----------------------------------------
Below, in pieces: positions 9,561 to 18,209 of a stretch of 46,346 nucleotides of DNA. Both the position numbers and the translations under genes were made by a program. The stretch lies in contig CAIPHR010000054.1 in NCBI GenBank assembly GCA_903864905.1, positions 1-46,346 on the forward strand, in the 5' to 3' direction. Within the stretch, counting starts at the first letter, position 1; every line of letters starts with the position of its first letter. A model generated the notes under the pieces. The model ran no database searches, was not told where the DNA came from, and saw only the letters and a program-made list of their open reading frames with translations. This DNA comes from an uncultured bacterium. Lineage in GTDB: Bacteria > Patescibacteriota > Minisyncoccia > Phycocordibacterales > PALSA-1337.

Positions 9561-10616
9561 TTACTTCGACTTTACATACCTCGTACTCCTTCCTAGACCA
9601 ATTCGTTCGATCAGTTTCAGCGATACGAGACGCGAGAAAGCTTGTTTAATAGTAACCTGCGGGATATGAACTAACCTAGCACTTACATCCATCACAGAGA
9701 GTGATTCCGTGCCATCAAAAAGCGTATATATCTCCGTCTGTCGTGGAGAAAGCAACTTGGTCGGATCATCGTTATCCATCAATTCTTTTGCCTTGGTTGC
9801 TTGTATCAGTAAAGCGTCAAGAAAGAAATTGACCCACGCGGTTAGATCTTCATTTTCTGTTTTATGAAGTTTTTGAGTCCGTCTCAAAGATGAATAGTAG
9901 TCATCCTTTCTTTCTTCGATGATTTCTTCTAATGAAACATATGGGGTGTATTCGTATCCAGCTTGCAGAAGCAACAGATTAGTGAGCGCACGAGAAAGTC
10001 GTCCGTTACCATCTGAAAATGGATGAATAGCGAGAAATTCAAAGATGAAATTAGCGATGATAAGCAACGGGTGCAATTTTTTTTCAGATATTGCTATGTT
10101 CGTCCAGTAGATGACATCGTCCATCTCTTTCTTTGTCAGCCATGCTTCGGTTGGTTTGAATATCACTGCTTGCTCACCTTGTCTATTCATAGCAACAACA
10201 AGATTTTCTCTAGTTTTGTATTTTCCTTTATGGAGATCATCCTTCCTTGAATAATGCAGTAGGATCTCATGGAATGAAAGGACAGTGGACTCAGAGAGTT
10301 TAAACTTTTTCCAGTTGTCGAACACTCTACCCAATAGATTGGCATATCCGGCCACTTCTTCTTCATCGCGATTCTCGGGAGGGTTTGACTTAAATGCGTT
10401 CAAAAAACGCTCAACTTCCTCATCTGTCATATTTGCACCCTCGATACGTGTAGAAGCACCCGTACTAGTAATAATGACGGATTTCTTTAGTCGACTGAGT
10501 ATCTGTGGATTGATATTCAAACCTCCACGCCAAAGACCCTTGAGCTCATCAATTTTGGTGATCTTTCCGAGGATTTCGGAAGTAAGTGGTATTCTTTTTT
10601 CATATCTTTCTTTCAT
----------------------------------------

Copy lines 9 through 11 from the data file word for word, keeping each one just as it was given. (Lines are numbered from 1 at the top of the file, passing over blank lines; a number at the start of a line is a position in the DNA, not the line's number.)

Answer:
10101 CGTCCAGTAGATGACATCGTCCATCTCTTTCTTTGTCAGCCATGCTTCGGTTGGTTTGAATATCACTGCTTGCTCACCTTGTCTATTCATAGCAACAACA
10201 AGATTTTCTCTAGTTTTGTATTTTCCTTTATGGAGATCATCCTTCCTTGAATAATGCAGTAGGATCTCATGGAATGAAAGGACAGTGGACTCAGAGAGTT
10301 TAAACTTTTTCCAGTTGTCGAACACTCTACCCAATAGATTGGCATATCCGGCCACTTCTTCTTCATCGCGATTCTCGGGAGGGTTTGACTTAAATGCGTT